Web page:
This results in rushed, sloppy work and an increased risk for errors.
Lack of Focus
If your child struggles to stay focused or has a short attention span, they may find it hard to study or develop new skills.
When the lack of focus becomes an extreme obstacle, an underlying issue may be to blame.
Some children suffer from attention deficit disorder (ADD), which presents additional challenges to education.
Luckily, ADD and other learning disorders are often treatable with help from a doctor.
Lack of Enthusiasm
In some cases, a lack of focus may be the result of a lack of enthusiasm. If your child has no interest in a subject, it will be hard for them to stay focused on it.
Finding ways to make the work more entertaining is often helpful.
Difficulty Staying Organized
A lack of organizational skills will hinder academic performance. If your child cannot stay organized, start small and have them make a list of what they need to do.
They should write down everything they need to accomplish then prioritize the list by starting with the most challenging task and working their way through the list.
Although this may seem obvious to you as an adult, kids often struggle with this process and it can take them years to develop and hone.
Fear of Failure
Besides the weaknesses discussed, there are a few more issues that some students struggle with – fear of public speaking, fear of embarrassment, and fear of asking for help.
These three issues directly relate to a fear of failure.
A fear of public speaking can impact grades during oral presentations or group work.
Fear of embarrassment can impede kids from showcasing their strengths or trying a new solution to a problem.
Fear of asking for help will prevent them from making the connections and find the resources that will allow them to develop their strengths.
How Students Can Find Their Academic Weaknesses
Most students find it easier to identify their weaknesses compared to their strengths.
As people tend to dwell on the negative, these are the aspects of their education that they likely spend the most time thinking about.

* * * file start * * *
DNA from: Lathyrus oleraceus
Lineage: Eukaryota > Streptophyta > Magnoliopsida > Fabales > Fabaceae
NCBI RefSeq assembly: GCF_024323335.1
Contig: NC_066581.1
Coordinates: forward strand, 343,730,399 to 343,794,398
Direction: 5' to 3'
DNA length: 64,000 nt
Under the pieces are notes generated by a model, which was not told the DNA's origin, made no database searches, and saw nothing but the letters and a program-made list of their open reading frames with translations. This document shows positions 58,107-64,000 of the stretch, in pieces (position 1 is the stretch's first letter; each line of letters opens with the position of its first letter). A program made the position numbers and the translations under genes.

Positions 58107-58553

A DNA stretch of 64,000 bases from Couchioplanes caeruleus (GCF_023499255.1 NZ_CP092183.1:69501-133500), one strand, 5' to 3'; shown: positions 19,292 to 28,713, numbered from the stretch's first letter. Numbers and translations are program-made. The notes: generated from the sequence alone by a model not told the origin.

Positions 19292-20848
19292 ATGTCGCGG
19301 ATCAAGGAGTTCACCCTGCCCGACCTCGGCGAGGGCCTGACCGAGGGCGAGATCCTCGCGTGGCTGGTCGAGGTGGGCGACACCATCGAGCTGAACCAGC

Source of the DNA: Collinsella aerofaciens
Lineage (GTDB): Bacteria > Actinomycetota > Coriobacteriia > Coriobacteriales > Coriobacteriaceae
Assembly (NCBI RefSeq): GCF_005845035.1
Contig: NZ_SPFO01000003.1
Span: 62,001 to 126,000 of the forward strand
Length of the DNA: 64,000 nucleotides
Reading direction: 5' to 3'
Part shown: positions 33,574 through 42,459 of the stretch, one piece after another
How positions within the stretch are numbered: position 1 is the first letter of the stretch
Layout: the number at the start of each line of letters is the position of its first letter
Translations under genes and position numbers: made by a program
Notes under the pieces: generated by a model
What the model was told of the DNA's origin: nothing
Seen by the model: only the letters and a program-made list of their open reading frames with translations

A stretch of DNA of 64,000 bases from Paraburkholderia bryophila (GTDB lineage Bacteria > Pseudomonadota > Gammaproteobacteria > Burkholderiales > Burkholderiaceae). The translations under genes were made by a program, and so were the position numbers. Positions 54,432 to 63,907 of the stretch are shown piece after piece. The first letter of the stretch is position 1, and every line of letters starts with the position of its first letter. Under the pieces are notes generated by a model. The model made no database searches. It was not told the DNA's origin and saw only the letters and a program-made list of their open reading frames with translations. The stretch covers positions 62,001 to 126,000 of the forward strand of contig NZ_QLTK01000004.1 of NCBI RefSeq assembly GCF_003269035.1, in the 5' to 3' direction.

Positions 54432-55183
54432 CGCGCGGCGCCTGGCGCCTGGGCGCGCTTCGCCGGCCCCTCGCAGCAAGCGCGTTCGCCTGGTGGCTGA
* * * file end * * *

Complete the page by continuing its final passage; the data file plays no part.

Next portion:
When a student identifies their weaknesses, they are one step closer to effectively managing them.
To do so, they can use some of the same steps for identifying strengths.
As the parent, work with them to think back on the last few assignments or tests completed.
Help them consider the areas where they struggled the most. Have them ask themselves these questions:
- Did I complete the assignment on time?
- Did I give up and turn in incomplete work?
- Did I get frustrated trying to solve a problem?
If they answer “no” to the first question, they may need to work on time management and organizational skills.
If they answered “no” to the second question, they may lack perseverance.
If they answered “no” to the third question, they may need additional self-evaluation to uncover their weaknesses.
The frustration may come from difficulty staying organized, a lack of focus, or a fear of failure.
It could also be due to a learning disability or a lack of quality instruction from the teacher.
If at the end of this exercise they still struggle to come up with a list of weaknesses, it may be beneficial to look at life outside of school.
Have them think about the types of tasks they generally dislike, such as:
- Coming up with new ideas
- Solving problems
- Focusing on one thing for too long
When specific dislikes are identified, it may be easier to build links to weaknesses.
For example, if they dislike planning, organizational skills may be a weakness.
If they dislike coming up with new ideas, creativity may be a weakness.
This exercise should point them in the right direction to identifying their weaknesses.
How to Help Students Understand Their Academic Weaknesses
Understanding their strengths are only half of the battle.
Your child will also need to understand their weaknesses to see how they impact every assignment and task.
Begin by going through their list of academic weaknesses. Encourage them to be honest with themselves when evaluating their flaws.
Help them understand that their weaknesses should not prevent them from succeeding at school.
They are (hopefully) minor obstacles that can be overcome through hard work.
Everyone has weaknesses and flaws.
When we are honest and open about them with ourselves, it is easier to manage them and possibly turn them into strengths.
Tips for Managing Academic Weaknesses
Overcoming academic weaknesses may help your child get ahead.
However, do not assume that dealing with these weaknesses automatically makes them a better student.
Many people grow up believing that they can be good at anything that they put their minds to.
Unfortunately, some people are naturally adept at certain things and not as adept at others.
None of us can be good at every task or completely overcome all of our weaknesses.
So, although we should always try to improve our weakness, we should also accept that we will not be perfect.
Here is a quick review of some of the most common academic weaknesses, along with tips for managing them.
First, remember to avoid multitasking. The process of switching tasks repeatedly limits productivity and increases the chances of errors.
How to Avoid Procrastinating
Procrastination prevents students from completing tasks on time.
To avoid this weakness, make sure they are well prepared for their assignments and help them divide their time and work into manageable blocks.